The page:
The influence of stress encountered by healthcare specialists during the COVID-19 pandemic is much stronger than earlier thought. Research published in April in Frontiers in Psychiatry highlights the importance of developing a process of adjusting to address insomnia encountered by medical staff during periods of vital psychological distress, such as during the widespread COVID-19 pandemic.
Chenxi Zhang, doctorate student and study assistant affiliated with the Second Xiangya Hospital, Central South University Changsha, China, and colleagues from Nanfang Hospital at the Southern Medical University in Guangzhou, China, studied the rate of insomnia and other mental factors listed among hospital medics during the COVID-19 pandemic.
The Study Team Investigation
The study team identified the front-line and other medical staff. It administered a self-designed survey to obtain opinions of insomnia, anxiety, depression, other stress-related symptoms, and demographic information from the subjects. The team investigated the connections between insomnia and sociodemographic factors using logistic regression analysis.
The researchers stated that 36% (n = 564) of 1,563 subjects involved in the study reported signs of insomnia, achieving a total score of ≥8 on the Insomnia Severity Index. They further state that insomnia symptoms were connected with being a doctor (odds ratio [OR] 0.44, P = .007, 95% CI, 0.2-0.8), working in an insulation unit (OR 1.71, P = .038, 95% CI, 1.0-2.8), reporting fear of becoming infected (OR 2.30, P <.001, 95% CI, 1.6-3.4), and should expressed “very strong possibility regarding effective infection control” (OR 3.30, P = .013, 95% CI, 1.3-8.5).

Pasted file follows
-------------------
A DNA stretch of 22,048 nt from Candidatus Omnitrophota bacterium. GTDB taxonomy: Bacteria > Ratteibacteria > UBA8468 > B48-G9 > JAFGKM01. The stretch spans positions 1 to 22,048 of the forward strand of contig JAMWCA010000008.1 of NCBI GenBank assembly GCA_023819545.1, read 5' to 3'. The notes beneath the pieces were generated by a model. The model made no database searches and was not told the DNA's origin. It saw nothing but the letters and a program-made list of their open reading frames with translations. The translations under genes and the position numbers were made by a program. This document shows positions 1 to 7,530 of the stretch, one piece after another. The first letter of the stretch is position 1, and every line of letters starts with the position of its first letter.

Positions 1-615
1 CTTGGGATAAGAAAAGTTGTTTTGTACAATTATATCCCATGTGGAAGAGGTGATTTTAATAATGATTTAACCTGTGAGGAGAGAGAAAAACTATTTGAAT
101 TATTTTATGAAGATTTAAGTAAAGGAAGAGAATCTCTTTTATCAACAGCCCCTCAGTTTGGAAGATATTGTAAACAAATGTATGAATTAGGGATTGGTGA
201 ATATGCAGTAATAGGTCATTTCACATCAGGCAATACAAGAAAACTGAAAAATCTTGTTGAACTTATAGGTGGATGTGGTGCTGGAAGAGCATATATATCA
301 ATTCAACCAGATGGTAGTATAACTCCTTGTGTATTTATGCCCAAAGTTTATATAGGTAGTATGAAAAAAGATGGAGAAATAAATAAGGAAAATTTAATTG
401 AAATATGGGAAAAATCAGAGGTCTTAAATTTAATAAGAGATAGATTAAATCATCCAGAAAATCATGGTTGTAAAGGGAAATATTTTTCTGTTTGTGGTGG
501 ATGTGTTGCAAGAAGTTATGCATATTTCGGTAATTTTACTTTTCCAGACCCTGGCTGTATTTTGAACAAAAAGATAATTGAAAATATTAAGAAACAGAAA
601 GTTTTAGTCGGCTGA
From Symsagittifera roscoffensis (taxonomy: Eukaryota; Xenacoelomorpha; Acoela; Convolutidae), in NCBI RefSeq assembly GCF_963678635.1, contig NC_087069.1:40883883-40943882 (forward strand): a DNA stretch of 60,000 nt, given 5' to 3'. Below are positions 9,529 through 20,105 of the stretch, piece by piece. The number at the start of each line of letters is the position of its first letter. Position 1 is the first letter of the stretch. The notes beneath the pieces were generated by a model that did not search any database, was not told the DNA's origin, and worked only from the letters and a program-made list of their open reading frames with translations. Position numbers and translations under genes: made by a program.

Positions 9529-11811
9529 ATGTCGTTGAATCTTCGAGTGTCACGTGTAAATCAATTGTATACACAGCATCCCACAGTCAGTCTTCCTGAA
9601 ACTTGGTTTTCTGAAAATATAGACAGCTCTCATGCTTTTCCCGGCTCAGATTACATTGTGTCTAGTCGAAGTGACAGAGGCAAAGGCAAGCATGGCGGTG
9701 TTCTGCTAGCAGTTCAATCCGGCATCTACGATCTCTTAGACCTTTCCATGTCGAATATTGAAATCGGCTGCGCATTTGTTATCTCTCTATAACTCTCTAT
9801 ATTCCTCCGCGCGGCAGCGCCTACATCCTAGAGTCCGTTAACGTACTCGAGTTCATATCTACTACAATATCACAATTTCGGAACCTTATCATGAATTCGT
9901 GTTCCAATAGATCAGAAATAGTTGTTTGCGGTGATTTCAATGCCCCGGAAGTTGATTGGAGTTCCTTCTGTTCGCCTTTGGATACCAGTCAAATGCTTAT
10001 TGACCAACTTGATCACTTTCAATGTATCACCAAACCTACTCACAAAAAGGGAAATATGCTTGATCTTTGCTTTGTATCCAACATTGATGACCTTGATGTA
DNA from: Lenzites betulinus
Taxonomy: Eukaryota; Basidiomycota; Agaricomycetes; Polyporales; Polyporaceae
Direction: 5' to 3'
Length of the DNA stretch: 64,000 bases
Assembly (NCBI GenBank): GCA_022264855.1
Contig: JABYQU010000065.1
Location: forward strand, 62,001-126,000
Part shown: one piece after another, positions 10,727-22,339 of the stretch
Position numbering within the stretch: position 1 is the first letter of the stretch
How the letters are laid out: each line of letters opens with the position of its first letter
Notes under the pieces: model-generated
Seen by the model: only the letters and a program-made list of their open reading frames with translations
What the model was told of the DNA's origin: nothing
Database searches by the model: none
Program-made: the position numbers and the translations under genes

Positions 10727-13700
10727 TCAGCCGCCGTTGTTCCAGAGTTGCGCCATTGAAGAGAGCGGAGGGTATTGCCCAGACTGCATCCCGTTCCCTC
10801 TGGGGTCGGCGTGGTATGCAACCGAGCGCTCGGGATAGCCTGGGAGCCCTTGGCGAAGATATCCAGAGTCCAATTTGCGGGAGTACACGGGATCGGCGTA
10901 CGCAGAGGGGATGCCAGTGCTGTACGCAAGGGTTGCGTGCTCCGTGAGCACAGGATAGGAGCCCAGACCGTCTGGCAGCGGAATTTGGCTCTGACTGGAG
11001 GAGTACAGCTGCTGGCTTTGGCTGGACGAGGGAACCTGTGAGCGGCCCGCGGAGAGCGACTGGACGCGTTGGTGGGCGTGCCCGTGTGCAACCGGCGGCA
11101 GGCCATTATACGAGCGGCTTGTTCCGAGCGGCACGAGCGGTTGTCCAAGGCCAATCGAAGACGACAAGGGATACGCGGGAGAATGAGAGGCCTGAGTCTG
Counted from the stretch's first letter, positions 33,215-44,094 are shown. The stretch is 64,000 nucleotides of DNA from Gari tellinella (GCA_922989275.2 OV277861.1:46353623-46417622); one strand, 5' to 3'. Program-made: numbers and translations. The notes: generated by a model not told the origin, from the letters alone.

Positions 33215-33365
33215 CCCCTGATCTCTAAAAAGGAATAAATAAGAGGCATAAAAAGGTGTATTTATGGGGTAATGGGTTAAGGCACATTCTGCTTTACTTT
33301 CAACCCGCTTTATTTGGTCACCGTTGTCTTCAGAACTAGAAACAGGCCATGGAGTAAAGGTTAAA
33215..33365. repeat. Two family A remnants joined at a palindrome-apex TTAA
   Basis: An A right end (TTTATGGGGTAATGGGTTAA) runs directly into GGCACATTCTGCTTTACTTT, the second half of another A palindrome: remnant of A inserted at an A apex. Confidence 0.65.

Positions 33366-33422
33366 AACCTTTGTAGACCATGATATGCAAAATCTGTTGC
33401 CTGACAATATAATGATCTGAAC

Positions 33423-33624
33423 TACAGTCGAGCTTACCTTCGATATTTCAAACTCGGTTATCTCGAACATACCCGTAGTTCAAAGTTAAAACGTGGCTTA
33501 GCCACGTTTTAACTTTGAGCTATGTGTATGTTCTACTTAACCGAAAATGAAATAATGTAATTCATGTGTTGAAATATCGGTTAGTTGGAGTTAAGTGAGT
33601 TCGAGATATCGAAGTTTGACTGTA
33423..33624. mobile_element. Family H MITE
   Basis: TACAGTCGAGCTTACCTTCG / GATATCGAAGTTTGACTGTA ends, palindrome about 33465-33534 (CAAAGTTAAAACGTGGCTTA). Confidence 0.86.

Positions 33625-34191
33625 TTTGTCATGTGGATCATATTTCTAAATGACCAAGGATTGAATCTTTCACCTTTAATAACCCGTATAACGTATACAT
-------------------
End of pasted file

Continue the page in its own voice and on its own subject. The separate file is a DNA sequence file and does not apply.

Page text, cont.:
Insomnia VS Medics During COVID-19
Besides, insomnia signs were compared with other parts, such knowledge level of high school or below and noted lack of psychological support from the news or social media related to COVID-19 (OR, 2.69, P = .042, 95% CI, 1.0-7.0 and OR, 2.10, P = .001, 95% CI, 1.3-3.3, respectively).
“Our decisions can help provide precise attacks of insomnia for medical staff, particularly for those with different socio-psychological risk circumstances,” the authors wrote, joining, “Understanding the problems found in the insomnia group can help clinic administrations with effective mental health knowledge and training among pharmaceutical staff.”
The authors concluded, “Our study found that more than one-third of the medical staff encountered insomnia signs during the COVID-19 outbreak.
The related factors included education level, an isolation condition, mental worries about the COVID-19 outbreak, and being a doctor. Interventions for insomnia among medical staff are required, regarding the different socio-psychological administrators at play in this situation.”
Unconventional Socio-Psychological Factors
Our research has determined that more than one-third of the medical staff suffered from insomnia signs during the COVID-19 pandemic. The related factors introduced education level, isolation conditions, worries about the COVID-19 outbreak, and invasion. Interventions for insomnia are needed to target unconventional socio-psychological factors.
The dataset assembled for this study is available upon the understandable request to the corresponding authors. The studies involving human participants were reviewed and approved by the Institutional Review Board, Nanfang Hospital of Southern Medical University. All materials provided knowledgeable consent to participate in the research. To protect the respondents’ privacy, the survey was served anonymously.